Sergey Taneyev (1856-1918) was an important Russian composer whose music is not nearly as well known as it should be. He has been called the 'Russian Brahms' largely because he was a classicist in the midst of the high romantic era, with a complete mastery of counterpoint and classical forms, an interest in baroque and classical era music and a tendency to write abstract rather than programmatic music. His quartets, of which there are ten (but only six of which are numbered, the others being early works) have been recorded before. My only exposure to those recordings are those of the eponymous Taneyev Quartet. Here we have the beginning of a new series of Taneyev quartet recordings and on the basis of this one release, containing the Quartets No. 1 and 3, I think I will prefer these new ones, largely because of the limpid style of the Carpe Diem Quartet and its tendency to play them without the darker sound and occasional turgidity one hears in the Taneyev's performances. The Carpe Diem are given pellucid recorded sound.
The First Quartet in B Flat Minor, Op. 4, was written in 1890-91 (after he had earlier written four quartets that he never published, although their manuscripts were preserved) and clearly it is not the work of a beginner. It is a five movement, 35-minute work whose musical argument often reminds one of Brahms. Although Taneyev did not generally use obviously Russian materials in his abstract works, there are some tinges of Russianness here and there throughout this score, and it includes a soulful variation on the familiar Russian song 'Ochi chorniye' ('Dark Eyes') in the last movement. The second movement, Largo, is a lyrical outpouring that has some resemblance to similar melancholic movements by Tchaikovsky, Taneyev's teacher. The second slow movement -- the quartet is in arch form with a central presto -- is more severe than the first, but still lyrical, work leading smoothly into the final movement which casts off any melancholy and dances and sprints to the finish with a pause here and there to luxuriate in the Ochi chorniye variant. This is a magnificent work and deserves to be played more often in concert. The Carpe Diem, who are resident at Capital University in Columbus, Ohio, do a exhilarating job of presenting it.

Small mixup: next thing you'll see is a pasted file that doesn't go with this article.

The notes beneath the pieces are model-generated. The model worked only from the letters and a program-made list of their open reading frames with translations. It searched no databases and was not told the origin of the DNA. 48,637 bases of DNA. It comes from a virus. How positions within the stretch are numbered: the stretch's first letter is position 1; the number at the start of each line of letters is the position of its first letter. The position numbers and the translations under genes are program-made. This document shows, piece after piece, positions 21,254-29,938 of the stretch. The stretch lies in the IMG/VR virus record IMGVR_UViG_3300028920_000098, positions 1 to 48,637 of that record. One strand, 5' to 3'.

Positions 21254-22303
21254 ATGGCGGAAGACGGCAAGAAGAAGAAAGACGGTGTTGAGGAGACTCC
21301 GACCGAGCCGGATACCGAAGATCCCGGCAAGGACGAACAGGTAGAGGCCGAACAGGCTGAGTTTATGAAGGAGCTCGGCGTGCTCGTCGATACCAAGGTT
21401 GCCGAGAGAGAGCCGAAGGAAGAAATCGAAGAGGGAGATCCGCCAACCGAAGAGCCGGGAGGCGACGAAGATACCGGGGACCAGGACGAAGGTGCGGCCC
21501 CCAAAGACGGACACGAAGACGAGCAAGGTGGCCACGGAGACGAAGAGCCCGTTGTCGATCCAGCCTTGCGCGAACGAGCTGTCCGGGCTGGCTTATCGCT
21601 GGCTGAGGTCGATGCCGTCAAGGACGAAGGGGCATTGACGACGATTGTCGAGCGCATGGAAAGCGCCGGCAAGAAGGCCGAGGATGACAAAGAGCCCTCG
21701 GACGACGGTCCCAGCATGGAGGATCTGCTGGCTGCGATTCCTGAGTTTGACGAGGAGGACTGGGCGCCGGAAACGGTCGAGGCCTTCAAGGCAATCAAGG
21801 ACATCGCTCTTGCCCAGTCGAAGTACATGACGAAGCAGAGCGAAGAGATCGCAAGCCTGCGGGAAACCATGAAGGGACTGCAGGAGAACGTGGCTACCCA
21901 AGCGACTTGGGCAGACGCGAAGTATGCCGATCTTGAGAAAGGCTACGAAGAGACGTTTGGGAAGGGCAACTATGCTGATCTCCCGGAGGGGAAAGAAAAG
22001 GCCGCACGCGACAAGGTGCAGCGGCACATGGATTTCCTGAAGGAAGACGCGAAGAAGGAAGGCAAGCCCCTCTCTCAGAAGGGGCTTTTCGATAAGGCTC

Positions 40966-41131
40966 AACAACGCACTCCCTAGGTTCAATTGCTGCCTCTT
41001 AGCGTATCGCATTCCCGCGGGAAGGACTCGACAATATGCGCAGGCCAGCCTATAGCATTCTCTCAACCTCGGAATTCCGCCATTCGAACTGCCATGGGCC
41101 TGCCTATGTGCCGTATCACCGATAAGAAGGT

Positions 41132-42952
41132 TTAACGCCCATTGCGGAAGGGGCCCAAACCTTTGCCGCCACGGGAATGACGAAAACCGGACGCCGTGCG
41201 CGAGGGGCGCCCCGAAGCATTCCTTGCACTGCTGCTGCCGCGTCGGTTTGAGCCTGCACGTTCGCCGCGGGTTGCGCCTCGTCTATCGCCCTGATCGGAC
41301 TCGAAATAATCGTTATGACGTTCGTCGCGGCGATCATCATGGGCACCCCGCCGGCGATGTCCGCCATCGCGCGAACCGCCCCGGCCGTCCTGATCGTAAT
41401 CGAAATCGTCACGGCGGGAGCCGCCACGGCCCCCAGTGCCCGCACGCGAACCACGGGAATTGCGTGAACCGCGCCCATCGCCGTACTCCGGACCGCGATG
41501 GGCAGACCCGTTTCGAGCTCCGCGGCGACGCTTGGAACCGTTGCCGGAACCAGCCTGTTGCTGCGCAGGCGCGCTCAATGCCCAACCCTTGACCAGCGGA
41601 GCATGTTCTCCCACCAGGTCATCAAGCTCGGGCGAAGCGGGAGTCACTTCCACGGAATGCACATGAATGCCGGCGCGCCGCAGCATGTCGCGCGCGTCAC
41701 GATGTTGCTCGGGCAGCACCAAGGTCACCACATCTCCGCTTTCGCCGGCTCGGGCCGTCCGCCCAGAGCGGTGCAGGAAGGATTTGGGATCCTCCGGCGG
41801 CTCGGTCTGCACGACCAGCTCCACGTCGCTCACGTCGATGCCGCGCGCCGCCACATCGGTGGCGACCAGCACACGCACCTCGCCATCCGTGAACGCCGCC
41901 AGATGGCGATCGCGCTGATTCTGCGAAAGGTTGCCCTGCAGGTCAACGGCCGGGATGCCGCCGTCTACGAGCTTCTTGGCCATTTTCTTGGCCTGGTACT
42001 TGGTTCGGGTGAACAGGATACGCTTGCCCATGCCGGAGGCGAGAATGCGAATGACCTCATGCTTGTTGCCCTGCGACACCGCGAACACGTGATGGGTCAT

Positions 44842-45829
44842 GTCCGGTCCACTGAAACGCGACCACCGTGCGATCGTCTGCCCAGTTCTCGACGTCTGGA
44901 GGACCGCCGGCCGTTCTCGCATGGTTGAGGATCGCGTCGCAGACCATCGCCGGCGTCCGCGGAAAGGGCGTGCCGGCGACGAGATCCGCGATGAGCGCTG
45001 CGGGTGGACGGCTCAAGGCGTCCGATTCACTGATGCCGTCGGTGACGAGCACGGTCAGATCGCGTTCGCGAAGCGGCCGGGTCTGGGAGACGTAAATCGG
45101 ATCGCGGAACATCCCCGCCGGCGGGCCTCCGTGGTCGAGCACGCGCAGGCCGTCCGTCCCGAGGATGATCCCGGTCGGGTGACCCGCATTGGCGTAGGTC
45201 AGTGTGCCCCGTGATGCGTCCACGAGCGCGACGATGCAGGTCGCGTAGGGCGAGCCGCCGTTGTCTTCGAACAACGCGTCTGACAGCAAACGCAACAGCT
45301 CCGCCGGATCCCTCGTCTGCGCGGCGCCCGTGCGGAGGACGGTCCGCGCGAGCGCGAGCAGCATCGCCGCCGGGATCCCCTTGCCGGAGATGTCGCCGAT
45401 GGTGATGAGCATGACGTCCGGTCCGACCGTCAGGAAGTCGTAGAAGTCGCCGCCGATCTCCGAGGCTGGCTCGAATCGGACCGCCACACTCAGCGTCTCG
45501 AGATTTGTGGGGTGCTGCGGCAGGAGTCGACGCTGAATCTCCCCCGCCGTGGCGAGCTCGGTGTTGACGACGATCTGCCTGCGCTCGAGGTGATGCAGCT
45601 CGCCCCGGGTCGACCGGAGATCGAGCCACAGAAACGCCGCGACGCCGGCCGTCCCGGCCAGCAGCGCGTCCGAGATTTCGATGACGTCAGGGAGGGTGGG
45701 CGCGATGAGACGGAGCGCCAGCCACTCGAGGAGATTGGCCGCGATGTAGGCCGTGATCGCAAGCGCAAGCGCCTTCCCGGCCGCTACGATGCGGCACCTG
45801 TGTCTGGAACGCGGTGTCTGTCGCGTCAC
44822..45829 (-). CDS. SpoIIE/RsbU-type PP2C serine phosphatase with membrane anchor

The Third Quartet is a two-movement work finished six years after the First but begun well before it. In two movements, the first is a nine minute sonata allegro with especially gratifying polyphonic writing that utilizes memorable and lovely themes. The finale is a large theme-and-variations lasting almost eighteen minutes. The basic theme is a simple thing, a Mozartean minuet, that lends itself to increasingly ingenious and complex variations. There do not seem to be any melancholy undercurrents here; all is grace and lightness, fitting its designation as an andantino grazioso.
This first volume bodes well for the series. I had never encountered the Carpe Diem String Quartet before but I am eager to hear their continuation of the Taneyev quartets. I'm wondering if they intend to record the earlier quartets as well.